“It took him awhile to appreciate the gravity of the situation,” Graham said in an interview. “The president saw these people as allies in his journey and sympathetic to the idea that the election was stolen.”

    Trump ultimately — and begrudgingly — urged his supporters to “go home in peace.” But the six hours between when the Capitol was breached shortly before 2 p.m. Wednesday afternoon and when it was finally declared secure around 8 p.m. that evening reveal a president paralyzed — more passive viewer than resolute leader, repeatedly failing to perform even the basic duties of his job.

    How a pro-Trump mob was able to breach security and storm the Capitol
    Capitol Police were unable to stop a breach of the Capitol. Washington Post reporter Carol Leonnig and a former Senate Sergeant at Arms describe the events. (The Washington Post)
    The man who vowed to be a president of law and order failed to enforce the law or restore order. The man who has always seen himself as the protector of uniformed police sat idly by as Capitol Police officers were outnumbered, outmaneuvered, trampled on — and in one case, killed. And the man who had long craved the power of the presidency abdicated many of the responsibilities of the commander in chief, even having to be prodded into belatedly calling up reinforcements from the National Guard.

    The episode in which Trump supporters rose up against their own government, leaving five people dead, will be central to any impeachment proceedings, critical to federal prosecutors considering incitement charges against him or his family, and a dark cornerstone of his presidential legacy. -Washington Post

    1. This is all from Washington Post – and like usually it is all fiction.

      You would think based on post stories that they had a spy cam in the whitehouse
      Except they just make it up.

      It is not leaking or spying if it is not actually true.

        1. The speculation is on the part of the post author. I merely pointed it out.

          We have another article from the left wing nut media that makes claims that it can not possibly know, or that at the very least it must produce credible evidence that it knows.

          Just because a reporter says something does not make it true.

      1. John, what I find amazing is that some stupid persons don’t learn from experience. Either that or they refuse to learn because their ideology encompasses their entire personality so outside of that ideology they are dead to the world.

        You have proven your points over and over again with surprisingly very few mistakes. You have proven the WP wrong over and over again as well. Anonymous the Stupid says otherwise because his memory doesn’t extend from one day to the next.

        Anonymous the Stupid says you run your mouth. No. You talk intelligently and I learn something from most of your posts. I thank you for that. Anonymous the Stupid learns nothing yet he runs his mouth continuously misrepresenting links that he posts, posting data from sources that are spinning the news to feed to dummies like him even though the stories have to be retracted.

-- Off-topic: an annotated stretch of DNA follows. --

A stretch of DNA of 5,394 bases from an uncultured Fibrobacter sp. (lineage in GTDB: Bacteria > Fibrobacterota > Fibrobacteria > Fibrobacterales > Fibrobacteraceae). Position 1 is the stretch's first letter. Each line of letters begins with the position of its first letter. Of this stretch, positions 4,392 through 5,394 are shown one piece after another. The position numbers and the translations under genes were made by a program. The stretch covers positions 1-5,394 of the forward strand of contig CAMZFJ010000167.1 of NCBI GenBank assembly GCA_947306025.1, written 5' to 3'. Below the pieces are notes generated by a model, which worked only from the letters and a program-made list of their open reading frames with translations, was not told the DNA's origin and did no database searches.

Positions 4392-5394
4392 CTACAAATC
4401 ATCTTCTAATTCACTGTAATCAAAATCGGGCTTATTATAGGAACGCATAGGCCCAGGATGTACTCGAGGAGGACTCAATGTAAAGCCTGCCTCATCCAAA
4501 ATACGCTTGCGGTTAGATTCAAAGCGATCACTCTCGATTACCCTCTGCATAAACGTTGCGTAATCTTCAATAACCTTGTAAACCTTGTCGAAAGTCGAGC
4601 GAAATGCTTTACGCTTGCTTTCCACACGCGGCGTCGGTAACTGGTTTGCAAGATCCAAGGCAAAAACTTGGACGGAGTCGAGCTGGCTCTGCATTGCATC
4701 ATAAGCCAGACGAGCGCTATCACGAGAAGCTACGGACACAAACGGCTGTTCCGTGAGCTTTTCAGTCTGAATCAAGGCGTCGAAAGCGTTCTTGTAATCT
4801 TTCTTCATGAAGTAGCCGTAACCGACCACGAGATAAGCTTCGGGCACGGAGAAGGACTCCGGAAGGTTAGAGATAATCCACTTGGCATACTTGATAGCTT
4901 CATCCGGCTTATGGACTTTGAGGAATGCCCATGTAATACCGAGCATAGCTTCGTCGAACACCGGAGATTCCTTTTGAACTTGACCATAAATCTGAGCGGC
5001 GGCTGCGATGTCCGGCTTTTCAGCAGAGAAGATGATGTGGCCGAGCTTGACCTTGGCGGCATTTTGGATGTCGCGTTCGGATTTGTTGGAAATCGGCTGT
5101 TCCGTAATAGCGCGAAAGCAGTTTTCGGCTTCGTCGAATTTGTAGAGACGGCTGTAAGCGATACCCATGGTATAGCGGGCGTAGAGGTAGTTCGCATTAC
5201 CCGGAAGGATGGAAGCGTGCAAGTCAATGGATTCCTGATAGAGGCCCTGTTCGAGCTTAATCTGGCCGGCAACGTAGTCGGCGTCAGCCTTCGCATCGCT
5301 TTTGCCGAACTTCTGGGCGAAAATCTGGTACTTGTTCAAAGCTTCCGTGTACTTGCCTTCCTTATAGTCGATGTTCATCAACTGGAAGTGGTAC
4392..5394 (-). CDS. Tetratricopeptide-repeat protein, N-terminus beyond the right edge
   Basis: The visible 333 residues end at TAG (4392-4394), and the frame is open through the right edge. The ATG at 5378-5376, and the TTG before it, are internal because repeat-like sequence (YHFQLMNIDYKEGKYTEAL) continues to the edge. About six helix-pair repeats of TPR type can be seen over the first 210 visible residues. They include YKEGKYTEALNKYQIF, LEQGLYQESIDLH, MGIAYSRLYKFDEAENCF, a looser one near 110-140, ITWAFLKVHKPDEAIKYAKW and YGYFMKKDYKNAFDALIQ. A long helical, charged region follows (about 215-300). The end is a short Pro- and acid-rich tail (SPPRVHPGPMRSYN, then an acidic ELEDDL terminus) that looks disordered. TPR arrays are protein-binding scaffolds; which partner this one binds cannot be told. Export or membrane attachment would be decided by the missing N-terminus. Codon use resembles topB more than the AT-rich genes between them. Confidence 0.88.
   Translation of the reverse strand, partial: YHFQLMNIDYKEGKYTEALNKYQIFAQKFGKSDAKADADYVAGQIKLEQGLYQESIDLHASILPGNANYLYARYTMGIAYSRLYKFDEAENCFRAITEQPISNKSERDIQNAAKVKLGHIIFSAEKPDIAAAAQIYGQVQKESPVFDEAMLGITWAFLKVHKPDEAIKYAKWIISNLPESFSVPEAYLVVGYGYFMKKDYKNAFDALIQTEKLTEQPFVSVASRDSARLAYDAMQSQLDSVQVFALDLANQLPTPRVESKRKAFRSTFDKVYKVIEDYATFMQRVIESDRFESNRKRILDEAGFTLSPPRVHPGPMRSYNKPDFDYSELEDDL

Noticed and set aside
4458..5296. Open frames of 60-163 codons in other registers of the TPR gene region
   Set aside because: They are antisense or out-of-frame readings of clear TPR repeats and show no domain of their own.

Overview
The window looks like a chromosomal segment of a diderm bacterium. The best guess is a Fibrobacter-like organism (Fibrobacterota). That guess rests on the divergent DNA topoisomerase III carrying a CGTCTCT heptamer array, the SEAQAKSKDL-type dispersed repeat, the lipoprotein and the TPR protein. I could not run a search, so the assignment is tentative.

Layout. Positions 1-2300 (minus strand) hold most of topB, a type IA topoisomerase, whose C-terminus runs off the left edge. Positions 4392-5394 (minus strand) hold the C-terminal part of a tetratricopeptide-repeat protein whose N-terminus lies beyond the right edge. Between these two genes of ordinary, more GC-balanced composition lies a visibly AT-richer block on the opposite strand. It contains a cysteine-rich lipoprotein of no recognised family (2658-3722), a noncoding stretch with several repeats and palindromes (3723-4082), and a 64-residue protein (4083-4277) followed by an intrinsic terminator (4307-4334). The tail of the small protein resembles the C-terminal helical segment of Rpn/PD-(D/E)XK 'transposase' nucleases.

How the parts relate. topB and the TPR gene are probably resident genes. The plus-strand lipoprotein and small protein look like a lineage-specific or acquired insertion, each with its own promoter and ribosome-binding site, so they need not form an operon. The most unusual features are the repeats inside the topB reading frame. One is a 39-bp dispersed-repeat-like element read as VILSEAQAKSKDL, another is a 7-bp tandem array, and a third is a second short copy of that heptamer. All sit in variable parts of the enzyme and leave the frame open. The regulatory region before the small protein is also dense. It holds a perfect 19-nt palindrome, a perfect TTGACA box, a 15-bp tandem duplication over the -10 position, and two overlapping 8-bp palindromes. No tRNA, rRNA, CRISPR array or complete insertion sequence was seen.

John, you are up front. Anonymous the Stupid is a coward. He tries to hide his stupidity among many anonymous posters but he can’t distance himself far enough from the type of stupid remarks he makes.

        Labelling this anonymous, Anonymous the Stupid, provides a smart name that quickly informs everyone what he is. To date I have yet to hear anyone say anything good about him nor has anyone been able to point to any significant original statement he has made.

        Using the term Anonymous the Stupid when referring to this anonymous is an easy way of others knowing which anonymous he is. Most of the times it is obvious. He is void of fact, or copying a link or another blogger’s words. At other times he is busy forgetting the facts provided earlier.

        Yes, I think Anonymous the Stupid is a perfect name for him. Maybe everyone else should use it as well.

        1. Sometimes I almost feel sorry for Allan/S. Meyer. Someone must have called him “stupid” when he was growing up.

    1. “Ryan Goodman
      @rgoodlaw

      Trump laid the groundwork long before January 6.

      We’ve created a highly detailed timeline of Trump’s year of building toward incitement of the assault on the U.S. Capitol.

      A resource tool and a damning indictment.

      Incitement Timeline: Year of Trump Actions Leading to Attack on Capitol

      A highly detailed chronology of the year leading up to the attack on the Capitol.

      justsecurity.org”

      https://twitter.com/rgoodlaw/status/1348640248226586625

      1. Given that there was no incitement – why is anyone to beleive anything else this guy says ?

        You still do not grasp – when you burn your credibility and integrity – no one will beleive you – even if you might be telling the truth.